This specification assumes that the route of home subnet prefix is
   advertised from each of different locations where an HAHA home agent
   resides.  Each HAHA home agent can be reached through both the HAHA
   anycast address and the unicast IP address assigned by the local
   service provider.

   After registering binding cache for the mobile node, the primary home
   agent (HA1) sends State Synchronization messages to all the other
   home agent (i.e.  HA2) in the same global home agent set (operation 2
   in Figure 1).  Then, HA2 creates a global binding for the mobile node
   and creates the mobile node's route entry with the next hop set to
   the primary home agent (HA1).  The global binding needs to be updated
   when a mobile node changes its primary home agent.  It must also be
   refreshed before its lifetime expiration.

   When HA2 receives packets destined to the mobile node, it forwards
   them to the primary home agent (HA1) over the HAHA link according to



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   the global binding (operation 3 in Figure 1).  When a mobile node
   sends data to the correspondent node, the traffic is tunneled to the
   primary home agent, which then routes directly to the destination
   (operation 4 in Figure 1).

3.2.  Primary Home Agent Switch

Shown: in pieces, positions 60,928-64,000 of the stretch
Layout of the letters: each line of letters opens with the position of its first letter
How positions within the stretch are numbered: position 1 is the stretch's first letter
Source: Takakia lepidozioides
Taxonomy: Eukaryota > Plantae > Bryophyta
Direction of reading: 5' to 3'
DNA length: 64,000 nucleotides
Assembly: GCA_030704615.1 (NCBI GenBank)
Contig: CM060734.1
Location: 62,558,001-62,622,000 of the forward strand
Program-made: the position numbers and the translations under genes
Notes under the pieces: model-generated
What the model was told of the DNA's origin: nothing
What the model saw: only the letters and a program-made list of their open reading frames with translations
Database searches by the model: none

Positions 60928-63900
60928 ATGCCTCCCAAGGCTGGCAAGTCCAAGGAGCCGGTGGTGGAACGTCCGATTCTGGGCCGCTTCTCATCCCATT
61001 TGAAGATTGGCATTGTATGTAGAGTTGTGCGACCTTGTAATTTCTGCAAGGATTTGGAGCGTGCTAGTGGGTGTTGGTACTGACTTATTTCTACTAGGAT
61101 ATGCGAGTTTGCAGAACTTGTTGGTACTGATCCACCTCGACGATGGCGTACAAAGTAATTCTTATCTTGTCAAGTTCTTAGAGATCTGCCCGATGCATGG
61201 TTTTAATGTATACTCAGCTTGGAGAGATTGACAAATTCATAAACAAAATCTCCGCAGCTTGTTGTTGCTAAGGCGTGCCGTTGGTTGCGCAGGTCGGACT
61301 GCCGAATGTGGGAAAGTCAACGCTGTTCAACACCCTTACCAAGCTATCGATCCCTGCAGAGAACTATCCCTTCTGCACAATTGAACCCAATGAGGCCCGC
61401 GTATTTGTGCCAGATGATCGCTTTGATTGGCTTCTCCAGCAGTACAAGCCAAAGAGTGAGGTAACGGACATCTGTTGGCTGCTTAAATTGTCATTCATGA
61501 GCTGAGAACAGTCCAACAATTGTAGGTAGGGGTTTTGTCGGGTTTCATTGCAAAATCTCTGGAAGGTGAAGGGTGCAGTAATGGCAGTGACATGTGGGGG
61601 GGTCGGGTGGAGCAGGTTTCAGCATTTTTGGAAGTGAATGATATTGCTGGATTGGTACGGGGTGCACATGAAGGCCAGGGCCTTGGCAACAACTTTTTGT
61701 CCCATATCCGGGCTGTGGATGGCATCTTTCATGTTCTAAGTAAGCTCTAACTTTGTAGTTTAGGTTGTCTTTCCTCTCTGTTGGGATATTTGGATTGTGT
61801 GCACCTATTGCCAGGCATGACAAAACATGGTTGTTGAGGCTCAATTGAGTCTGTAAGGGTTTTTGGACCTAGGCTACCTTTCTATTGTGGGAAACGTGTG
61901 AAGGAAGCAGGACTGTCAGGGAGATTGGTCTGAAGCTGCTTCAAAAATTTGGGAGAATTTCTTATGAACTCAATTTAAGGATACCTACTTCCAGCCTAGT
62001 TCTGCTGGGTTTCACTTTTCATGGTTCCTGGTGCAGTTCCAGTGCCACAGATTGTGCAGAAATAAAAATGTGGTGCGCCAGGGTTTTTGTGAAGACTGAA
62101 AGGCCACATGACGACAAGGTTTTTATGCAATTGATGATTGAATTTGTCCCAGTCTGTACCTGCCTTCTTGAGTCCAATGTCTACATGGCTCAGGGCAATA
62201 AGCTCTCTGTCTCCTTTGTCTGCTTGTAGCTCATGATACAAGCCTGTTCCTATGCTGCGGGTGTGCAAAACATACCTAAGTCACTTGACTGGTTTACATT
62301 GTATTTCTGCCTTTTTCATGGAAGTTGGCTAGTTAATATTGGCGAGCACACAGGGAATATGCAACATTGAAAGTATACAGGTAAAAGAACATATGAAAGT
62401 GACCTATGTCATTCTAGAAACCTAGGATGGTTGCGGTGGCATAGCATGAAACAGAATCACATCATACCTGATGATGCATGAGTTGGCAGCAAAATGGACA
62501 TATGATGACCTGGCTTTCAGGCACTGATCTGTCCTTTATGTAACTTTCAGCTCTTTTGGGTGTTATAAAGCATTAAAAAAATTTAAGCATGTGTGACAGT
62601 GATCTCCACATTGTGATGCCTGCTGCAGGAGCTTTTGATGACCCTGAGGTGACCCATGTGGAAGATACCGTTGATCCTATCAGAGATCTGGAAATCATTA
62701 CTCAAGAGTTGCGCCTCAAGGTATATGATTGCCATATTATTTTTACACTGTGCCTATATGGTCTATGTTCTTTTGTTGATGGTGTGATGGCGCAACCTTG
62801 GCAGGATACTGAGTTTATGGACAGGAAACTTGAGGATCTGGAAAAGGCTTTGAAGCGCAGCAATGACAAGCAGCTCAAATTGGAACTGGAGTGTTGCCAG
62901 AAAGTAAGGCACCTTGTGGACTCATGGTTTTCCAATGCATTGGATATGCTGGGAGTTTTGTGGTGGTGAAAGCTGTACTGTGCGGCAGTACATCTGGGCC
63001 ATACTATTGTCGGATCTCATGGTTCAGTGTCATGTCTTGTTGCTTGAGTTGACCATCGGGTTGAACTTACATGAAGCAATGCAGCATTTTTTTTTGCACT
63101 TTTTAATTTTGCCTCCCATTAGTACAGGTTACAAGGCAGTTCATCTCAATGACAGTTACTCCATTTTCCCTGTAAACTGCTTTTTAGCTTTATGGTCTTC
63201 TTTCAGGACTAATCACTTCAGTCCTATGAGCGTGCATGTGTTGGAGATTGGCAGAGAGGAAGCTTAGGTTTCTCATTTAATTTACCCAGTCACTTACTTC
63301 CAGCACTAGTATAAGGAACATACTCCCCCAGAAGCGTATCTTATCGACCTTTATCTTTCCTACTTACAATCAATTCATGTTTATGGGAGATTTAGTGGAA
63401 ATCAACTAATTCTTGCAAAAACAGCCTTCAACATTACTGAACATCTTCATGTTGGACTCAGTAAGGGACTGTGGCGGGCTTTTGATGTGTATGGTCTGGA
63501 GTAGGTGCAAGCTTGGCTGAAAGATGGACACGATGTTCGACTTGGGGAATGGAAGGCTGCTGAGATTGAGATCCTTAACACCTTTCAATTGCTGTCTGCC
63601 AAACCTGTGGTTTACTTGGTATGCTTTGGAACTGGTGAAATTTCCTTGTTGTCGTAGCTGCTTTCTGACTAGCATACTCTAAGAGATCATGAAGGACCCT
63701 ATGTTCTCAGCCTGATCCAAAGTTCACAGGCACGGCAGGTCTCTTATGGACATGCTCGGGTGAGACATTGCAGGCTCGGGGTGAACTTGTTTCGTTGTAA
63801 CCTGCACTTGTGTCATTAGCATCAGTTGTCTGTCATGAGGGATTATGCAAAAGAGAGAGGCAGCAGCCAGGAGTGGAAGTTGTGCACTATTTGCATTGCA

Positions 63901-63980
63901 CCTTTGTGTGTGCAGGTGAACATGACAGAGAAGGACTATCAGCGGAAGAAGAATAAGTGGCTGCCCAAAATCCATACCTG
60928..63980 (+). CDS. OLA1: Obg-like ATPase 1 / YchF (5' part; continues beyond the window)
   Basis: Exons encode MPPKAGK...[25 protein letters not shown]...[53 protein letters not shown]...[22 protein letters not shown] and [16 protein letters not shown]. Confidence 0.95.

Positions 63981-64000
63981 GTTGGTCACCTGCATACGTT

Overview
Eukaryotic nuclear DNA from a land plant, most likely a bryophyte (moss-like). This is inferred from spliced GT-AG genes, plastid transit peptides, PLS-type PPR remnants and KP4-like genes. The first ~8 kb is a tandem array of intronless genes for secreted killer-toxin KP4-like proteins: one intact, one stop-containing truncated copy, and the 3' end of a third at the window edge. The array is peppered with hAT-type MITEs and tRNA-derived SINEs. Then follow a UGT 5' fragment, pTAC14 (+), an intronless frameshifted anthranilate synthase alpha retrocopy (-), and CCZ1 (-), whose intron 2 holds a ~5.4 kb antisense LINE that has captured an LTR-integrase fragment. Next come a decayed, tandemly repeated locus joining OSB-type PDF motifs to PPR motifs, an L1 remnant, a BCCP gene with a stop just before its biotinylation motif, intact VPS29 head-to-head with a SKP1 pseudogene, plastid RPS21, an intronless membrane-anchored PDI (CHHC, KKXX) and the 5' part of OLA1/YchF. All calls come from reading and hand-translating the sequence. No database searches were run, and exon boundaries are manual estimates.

In this example, from the routing perspective, the closest home agent
   of the mobile node is now changed from HA1 to HA2 after mobile node's
   movement.  Thus, the primary home agent of the mobile node needs to
   be updated from HA1 to HA2.  The Primary Home Agent switch operation
   consists of two binding updates exchange.  The first binding update
   is used to detect the closer home agent by the current primary home
   agent.  The second binding update is to let the mobile node change
   its primary home agent.

   When a mobile node changes its point of attachment, it simply sends a
   first Binding Update to the current primary home agent (i.e.  HA1 in
   Figure 1) in order to renew its binding as [RFC-3775].  However, HA2
   also advertises the home subnet prefix which is the same prefix of
   the binding update's destination address (HA1's home agent address),
   the Binding Update is first routed to the HA2 by IP anycast routing
   and then forwarded to its destination (HA1) over the HAHA link by HA2
   (operation 5 in Figure 1).

   Due to fact that the binding update is forwarded from one of other
   home agents in the same global home agent set, the HA1 now detects
   that the primary home agent is changed to the HA2.  The HA1 first
   processes the Binding Update and returns a Binding Acknowledgment to
   the mobile node.  In parallel, it triggers a Home Agent Switch
   message [RFC-5142] to the mobile node.  In the Home Agent switch
   message, the address of the HA2 is stored in the Home Agent Address
   field so that the mobile node can associate with the closest home
   agent (operation 6 in Figure 1).